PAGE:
The document is all about how to use the vaccine to strengthen the primary health care and the health system
3: 30 pm – The session has gone on launch break.
It would be re-convened at 4:10 pm
4: 20 PM : The session has re-convened. There is a break-out session, the participants have been divided into four groups.
They are to discuss options for CSOs building in and support accountability in states’ immunisation within the context of the NSIPSS: Advocacy for leadership/governance,Funding and policy implementation.
The group will re-convene after 30 minutes of deliberation.
The groups are meant to report back and present to the house.
5:02 pm – The groups have been suspended and everyone has re-convened.
The facilitator has called on the first group to present what they deliberated – the group deliberated on leadership and governance
The presenter for group A said there is a need for the mapping out of CSOs and to develop terms of references.
CSOs were also suggested to be made members of local government health agencies and state primary health care development agencies.
They also proposed that CSOs should monitor budget performance and preparation
5 : 10 pm – Group one also advocated strong advocacy for the implementation of RI strategies to the state executive, house of assembly and local government executives.
Encourage traditional and religious debates to be strong advocates by giving them information on budgeting and implementation.
Help ensure TSA is deployed for the disbursement of funds.
They also asked for publicising erring government officials and reward impactful officials.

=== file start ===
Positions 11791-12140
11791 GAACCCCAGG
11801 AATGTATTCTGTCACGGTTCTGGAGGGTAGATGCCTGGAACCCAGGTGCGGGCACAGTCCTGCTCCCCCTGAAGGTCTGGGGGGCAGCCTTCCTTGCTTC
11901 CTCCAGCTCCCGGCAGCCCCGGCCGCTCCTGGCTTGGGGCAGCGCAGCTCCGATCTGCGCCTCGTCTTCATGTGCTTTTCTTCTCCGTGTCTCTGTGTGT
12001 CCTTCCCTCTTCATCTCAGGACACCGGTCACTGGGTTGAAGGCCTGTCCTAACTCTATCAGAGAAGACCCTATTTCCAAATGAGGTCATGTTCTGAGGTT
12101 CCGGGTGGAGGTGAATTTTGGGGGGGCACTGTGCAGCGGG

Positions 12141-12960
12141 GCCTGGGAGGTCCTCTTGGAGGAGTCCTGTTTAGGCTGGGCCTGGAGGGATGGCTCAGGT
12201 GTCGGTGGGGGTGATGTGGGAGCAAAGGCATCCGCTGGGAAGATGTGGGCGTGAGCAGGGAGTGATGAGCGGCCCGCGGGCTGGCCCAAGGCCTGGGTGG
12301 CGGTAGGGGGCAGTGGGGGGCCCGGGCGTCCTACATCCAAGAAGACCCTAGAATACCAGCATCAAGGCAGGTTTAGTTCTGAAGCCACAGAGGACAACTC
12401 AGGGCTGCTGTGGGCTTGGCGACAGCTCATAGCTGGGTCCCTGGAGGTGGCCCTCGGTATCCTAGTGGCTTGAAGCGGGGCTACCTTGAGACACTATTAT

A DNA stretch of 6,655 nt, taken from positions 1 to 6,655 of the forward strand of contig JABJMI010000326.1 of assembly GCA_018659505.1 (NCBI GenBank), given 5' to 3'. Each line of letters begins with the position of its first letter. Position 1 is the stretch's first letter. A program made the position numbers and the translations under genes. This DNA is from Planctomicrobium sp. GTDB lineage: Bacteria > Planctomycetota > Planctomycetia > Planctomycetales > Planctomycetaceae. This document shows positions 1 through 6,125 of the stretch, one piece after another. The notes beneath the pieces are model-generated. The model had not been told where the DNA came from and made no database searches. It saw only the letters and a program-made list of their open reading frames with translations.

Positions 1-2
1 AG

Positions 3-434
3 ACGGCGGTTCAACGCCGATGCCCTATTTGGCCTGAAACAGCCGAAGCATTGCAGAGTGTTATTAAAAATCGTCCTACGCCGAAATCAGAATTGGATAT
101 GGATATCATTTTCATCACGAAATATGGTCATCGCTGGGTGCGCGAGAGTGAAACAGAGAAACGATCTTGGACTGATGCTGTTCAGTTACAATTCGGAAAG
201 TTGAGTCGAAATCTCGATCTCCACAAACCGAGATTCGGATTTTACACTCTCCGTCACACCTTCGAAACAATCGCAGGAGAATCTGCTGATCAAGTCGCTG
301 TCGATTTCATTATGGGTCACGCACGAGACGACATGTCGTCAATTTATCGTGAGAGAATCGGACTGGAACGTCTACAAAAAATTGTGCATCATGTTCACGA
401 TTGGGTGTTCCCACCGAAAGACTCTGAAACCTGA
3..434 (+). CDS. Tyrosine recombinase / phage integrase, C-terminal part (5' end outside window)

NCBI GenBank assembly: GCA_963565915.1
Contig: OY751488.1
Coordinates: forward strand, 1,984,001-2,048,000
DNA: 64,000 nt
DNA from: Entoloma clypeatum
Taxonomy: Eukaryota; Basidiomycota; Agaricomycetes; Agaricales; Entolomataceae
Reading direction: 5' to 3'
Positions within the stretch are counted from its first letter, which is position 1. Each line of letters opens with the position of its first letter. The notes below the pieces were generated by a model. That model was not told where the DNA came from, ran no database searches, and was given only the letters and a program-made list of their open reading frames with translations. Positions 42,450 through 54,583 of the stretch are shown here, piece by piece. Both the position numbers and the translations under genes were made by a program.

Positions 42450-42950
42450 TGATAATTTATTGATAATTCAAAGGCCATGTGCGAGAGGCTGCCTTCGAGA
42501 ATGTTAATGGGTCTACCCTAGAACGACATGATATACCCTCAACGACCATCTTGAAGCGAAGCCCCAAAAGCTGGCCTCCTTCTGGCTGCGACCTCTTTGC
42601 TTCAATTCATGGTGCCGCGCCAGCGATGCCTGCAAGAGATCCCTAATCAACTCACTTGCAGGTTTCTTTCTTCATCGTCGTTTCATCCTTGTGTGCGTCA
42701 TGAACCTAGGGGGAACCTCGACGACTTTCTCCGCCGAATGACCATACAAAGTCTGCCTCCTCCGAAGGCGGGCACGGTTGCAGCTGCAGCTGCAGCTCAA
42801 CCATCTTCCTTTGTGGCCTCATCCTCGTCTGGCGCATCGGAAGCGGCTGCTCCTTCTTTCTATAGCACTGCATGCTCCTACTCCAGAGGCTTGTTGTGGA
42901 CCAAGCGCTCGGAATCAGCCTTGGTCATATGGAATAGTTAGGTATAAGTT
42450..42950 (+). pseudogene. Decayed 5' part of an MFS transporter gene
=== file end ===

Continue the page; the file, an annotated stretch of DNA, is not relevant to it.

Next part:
– Group Two while presenting on policy implementation said there is a need for the state to make its commitment towards the RI financing strategy.
They agreed that there is also need for a sharing formula for RI financing prior to the end of the transition plan to be divided among the federal government, state and local governments.
They said the deduction should be based on the sharing formula to be done from source.
The group also said there should be a legislation centred on RI financing to be captured in the National Health Act. This will improve awareness in the community and promote community participation.
This will also increase demand for policy implementation by CSOs for continuous advocacy.
CSOs should advocate for states to sign into “Open Government Partnership” .
CSOs should also engage their government through the open partnership state steering committee on RI accountability.
5: 20 pm – Groups three and four said there should be an RI strategy plan for five years and the government should provide a a robust disbursement, expenditure plan
5:20 pm- The presenters have finished presenting and Ms Walker has taken over the stage.
She thanked all the participant for coming. She noted that the participants from Lagos seem to be distant in the discussion as much references were not made to Lagos as compared to the northern states.
She asked if it was because Lagos seems to be doing better in RI programmes than states in the north.
Ms Walker also said the Lagos State participants will be having a bi-lateral meeting with the NPHCDA so that they can have an in depth understanding of the issue.
Ms Walker noted that most of the participants seem not to have seen the document before coming to the meeting. This she observed because of their level of interaction with the panel while discussing.
She advised CSOs to make use of the opportunity and send in their proposals. She said dRPC is ready to support CSOs.
5:36pm – The meeting was brought to an end.